When I arrived at the Archivo de la Real Chancillería de Valladolid, I immediately began to study records of lawsuits involving equine health practitioners and injured animals. Contemporary case summaries exist for a large number of the lawsuits from this court, many of which have been digitized; what are much rarer, and what I have been reading, are collections of documents related to the cases, not only records of all the procedural steps and the ultimate verdict but also the questions asked of witnesses and their testimony. These interrogation records are proving to be incredibly rich sources, for they contain a level of detail impossible in the case summaries. Furthermore, many of the witnesses were equine doctors (albéitares) and farriers who provided expert testimony and/or cared for the animal under consideration; the presence of other witnesses, including muleteers, servants, and even a slave provides evidence regarding non-practitioner views of equine health. An important case so far is one in which someone sued an albéitar for failing to cure his mule, while in another a farrier sued a meat provisioner of the city of Segovia who borrowed his mule and returned it in such poor condition that it died two days later.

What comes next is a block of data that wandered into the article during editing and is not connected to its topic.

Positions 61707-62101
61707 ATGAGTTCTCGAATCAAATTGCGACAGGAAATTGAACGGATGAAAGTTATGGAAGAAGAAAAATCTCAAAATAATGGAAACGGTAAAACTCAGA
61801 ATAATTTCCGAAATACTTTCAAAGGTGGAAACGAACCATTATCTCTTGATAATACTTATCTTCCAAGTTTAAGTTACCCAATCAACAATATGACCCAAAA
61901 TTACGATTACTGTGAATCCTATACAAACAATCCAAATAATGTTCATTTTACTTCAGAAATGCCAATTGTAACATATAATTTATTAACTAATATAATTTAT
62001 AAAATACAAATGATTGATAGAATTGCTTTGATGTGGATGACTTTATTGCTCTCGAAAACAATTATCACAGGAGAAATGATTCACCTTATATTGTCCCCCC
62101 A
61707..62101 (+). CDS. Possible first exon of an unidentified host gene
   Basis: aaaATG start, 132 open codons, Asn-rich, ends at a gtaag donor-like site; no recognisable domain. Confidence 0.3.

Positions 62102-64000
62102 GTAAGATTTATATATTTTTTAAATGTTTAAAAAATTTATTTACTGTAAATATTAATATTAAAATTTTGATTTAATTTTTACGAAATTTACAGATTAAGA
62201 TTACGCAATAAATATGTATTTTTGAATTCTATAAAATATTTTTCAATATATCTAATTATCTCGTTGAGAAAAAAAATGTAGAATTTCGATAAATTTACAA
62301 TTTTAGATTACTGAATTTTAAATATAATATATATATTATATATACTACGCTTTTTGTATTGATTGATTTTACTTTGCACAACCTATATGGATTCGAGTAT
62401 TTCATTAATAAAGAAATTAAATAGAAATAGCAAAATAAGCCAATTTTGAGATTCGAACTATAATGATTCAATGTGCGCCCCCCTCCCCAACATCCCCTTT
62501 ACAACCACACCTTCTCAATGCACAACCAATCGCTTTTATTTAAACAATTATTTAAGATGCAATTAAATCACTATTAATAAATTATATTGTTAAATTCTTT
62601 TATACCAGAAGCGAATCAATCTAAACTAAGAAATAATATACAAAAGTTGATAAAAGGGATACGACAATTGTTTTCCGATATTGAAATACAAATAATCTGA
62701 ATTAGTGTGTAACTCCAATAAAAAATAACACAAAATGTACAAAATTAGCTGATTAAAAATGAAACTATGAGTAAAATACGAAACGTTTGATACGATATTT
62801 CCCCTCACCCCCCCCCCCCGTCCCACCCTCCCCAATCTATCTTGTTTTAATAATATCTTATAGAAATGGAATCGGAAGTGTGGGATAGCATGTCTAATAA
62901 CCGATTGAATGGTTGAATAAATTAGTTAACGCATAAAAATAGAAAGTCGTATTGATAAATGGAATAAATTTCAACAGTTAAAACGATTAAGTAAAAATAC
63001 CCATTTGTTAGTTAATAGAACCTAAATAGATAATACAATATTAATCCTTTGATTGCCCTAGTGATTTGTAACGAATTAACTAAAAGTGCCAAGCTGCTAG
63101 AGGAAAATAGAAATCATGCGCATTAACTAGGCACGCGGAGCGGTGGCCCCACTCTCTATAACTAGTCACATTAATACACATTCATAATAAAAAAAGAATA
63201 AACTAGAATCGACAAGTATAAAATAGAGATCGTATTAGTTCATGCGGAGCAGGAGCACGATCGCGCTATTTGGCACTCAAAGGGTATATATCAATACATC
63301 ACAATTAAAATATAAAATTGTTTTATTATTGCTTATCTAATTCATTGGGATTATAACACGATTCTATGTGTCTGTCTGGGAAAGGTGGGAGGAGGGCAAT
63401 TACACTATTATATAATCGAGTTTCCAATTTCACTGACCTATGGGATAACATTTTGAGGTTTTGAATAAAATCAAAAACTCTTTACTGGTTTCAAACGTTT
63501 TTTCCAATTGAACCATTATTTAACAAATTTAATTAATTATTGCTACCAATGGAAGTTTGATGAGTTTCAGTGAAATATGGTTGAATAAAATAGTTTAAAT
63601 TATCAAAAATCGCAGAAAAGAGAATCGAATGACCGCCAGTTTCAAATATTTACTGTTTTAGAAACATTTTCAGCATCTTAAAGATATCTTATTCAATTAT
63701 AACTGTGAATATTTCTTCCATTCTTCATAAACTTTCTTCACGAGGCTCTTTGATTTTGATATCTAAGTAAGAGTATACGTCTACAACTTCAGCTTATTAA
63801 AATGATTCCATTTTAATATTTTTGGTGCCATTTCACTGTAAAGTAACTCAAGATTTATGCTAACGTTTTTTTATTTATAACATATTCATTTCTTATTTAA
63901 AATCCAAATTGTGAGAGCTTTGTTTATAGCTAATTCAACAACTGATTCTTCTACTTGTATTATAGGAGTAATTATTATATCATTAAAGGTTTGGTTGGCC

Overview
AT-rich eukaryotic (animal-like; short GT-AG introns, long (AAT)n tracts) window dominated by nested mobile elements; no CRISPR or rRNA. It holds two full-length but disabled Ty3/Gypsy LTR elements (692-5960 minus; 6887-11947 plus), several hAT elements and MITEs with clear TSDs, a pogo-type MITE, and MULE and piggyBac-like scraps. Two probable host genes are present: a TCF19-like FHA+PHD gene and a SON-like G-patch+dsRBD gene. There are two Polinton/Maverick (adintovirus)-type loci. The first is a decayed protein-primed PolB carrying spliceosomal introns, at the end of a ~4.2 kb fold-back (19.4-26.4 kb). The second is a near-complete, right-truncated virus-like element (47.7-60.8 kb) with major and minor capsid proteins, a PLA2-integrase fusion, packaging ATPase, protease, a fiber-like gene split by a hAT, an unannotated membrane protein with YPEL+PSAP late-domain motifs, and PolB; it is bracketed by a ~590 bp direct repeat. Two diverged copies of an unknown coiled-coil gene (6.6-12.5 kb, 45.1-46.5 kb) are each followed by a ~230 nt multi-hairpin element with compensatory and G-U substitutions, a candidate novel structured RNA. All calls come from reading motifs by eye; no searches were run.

The detailed testimony has provided evidence about the actual practice of equine medical care and other related subjects. For instance, in one of the cases several witnesses reported that the albéitar made juncadas, or canes filled with animal fat and other substances, to feed the afflicted mule in order to treat one of its illnesses. The young servant of the mule owner actually recalled cutting the canes to bring to the albéitar to make the juncadas; another albéitar witness elaborated on the components of the medication inside the juncadas, such as honey, sugar, and fenugreek to mix with the animal fat. This treatment corresponds in part to a suggested remedy for the same ailment in one of the most well-known sixteenth-century treatises on equine medicine, though this book lists many more ingredients for the juncadas than the albéitar witness and does not include sugar. In another example, the animal owner claimed that the treatments of the farrier – bleeding, applying a poultice, and cauterization – had killed the animal, rather than his mistreatment of the animal. The albéitares and farrier in the case had a much higher opinion of their own knowledge and experience!